Agencies with their own telepresence capabilities can interoperate with the new GSA virtual centers with the proper technical set up. Bob Lesino, GSA spokesman tells InformationWeek, agencies need to be able to deliver and receive 1080p video resolution and support H.323/H.264.
The idea behind telepresence moves video teleconferencing to another level. GSA touts the technology behind the centers, boasting "live, face-to-face, immersive meeting experiences." Each room is expected to have high-definition video and advanced audio equipment.
"You will feel like you are making eye contact [with the other person], [you will] feel like you are sitting across the table from them, almost as if you can pass the person a cup of coffee, " said Martha Johnson, GSA administrator. "As the federal government's workplace solutions expert, GSA is exploring new ways to create a more efficient, cost-effective, and sustainable government for the American people. This includes incorporating innovative and collaborative technologies like virtual meeting centers to create seamless connections around the world. Availability of virtual meeting technology will help launch our government to the next level of productivity."
The goal is for GSA to become a model for technologies that enable a mobile workforce, she added.
The whole point of telepresence is to make it easier to get the job done. And saving time and money is part of that equation.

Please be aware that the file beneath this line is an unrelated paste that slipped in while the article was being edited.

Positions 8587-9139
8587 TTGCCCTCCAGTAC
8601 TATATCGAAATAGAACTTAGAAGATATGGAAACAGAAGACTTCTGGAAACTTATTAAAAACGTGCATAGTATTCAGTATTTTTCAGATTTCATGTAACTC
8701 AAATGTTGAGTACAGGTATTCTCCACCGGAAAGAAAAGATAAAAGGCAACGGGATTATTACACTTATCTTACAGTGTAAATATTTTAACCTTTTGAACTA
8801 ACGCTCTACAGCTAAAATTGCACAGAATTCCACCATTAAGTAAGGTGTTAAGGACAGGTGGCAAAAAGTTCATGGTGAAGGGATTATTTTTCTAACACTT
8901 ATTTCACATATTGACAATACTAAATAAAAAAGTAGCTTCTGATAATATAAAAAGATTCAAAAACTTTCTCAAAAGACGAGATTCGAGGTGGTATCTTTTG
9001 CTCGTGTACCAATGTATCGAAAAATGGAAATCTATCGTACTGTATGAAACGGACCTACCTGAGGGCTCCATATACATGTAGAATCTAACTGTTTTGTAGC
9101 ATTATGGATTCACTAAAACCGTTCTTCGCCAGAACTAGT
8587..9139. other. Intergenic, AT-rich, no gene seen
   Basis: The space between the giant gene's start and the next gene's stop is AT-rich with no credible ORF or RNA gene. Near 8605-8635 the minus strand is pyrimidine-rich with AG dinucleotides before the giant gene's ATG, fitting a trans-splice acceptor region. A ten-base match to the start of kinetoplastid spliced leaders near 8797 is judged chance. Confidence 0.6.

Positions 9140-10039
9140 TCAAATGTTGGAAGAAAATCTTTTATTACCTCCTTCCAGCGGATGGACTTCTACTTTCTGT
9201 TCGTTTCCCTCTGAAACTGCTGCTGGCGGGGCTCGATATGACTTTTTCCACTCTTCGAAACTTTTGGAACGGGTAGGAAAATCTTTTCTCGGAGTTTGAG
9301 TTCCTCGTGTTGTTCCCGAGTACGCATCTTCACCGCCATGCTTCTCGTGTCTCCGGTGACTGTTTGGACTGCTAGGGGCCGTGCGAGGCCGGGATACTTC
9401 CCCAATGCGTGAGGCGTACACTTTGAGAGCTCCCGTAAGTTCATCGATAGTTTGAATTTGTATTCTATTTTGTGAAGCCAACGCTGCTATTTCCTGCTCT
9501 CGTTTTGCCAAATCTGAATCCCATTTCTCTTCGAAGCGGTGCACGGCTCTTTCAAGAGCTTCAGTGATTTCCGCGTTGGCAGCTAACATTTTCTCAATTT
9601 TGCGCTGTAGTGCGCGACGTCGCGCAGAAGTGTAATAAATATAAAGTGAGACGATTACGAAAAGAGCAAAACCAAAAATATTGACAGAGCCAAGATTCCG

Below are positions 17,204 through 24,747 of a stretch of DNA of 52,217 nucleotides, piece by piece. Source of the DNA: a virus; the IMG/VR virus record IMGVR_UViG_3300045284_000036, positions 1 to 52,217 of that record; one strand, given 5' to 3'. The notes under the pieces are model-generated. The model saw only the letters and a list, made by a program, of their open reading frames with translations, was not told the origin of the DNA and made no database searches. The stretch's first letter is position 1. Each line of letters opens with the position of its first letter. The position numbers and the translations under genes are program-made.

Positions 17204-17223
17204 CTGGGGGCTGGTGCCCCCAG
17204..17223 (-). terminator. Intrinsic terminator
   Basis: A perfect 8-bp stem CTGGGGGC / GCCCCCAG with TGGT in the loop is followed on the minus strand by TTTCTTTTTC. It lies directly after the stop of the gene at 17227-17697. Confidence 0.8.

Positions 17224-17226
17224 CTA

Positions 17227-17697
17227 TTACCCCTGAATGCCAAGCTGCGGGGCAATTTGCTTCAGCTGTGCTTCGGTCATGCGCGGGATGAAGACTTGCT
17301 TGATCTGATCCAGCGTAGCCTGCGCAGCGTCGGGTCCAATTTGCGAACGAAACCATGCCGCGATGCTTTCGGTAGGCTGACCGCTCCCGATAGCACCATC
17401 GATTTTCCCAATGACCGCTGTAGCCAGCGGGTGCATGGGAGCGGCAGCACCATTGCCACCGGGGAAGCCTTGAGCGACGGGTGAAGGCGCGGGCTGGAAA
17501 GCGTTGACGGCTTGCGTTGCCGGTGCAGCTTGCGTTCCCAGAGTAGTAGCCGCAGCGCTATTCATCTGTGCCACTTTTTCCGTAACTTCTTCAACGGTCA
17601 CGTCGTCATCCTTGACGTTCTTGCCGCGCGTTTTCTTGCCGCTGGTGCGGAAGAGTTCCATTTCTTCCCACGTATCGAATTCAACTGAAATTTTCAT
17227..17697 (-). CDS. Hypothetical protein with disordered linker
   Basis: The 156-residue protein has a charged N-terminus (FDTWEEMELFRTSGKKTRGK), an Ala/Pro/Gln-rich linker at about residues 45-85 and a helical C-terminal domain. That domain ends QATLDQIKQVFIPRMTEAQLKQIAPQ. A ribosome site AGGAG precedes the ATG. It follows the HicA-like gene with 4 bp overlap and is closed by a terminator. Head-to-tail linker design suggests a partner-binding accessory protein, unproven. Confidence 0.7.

"The cost of travel is not just the price of a plane ticket. You have to factor in the sheer wear and tear of travel on people, " said Johnson.
The centers will be available for use by all agencies at a fixed hourly rate. The network will let any subscribing agency meet with counterparts in Boston, New York City, Philadelphia, Atlanta, Chicago, Kansas City, Fort Worth, Denver, San Francisco, Seattle, and Washington, as well as with counterparts in other telepresence networks nationally and internationally.
The centers will also be made available to stateside military families so that they can meet virtually with service members overseas.
AT&T will develop and manage the virtual network through a task order under GSA's Networx Enterprise contract. Once the network is operational, agencies will be able to order and schedule virtual meeting sessions through a secure Web portal as well as through a valet that will be available around the clock.
Johnson said the first of the virtual meeting centers will be operational in early 2011.
The ability to telework is subtly moving from "want to" to "have to."
Paul Brubaker, senior director for Cisco System's North America Public Sector Solutions, former deputy CIO at DoD and one of the people who crafted the legislation that created the CIO's over a decade ago, joined the DorobekINSIDER to discuss changes happening at the DoD CIO office.
The private sector and Congress are showing wide support for federal telework.
Learn more in today's cybersecurity update.
With so much at stake, what role, if any does the federal government play in protecting the .com Internet domain? Several experts offer some candid observations on what the government's role should be.
Teleworkers work more efficiently. Now there's a way to spend that paycheck more efficiently too.
Who's dialed in, and who isn't, across the Hill and the federal complex.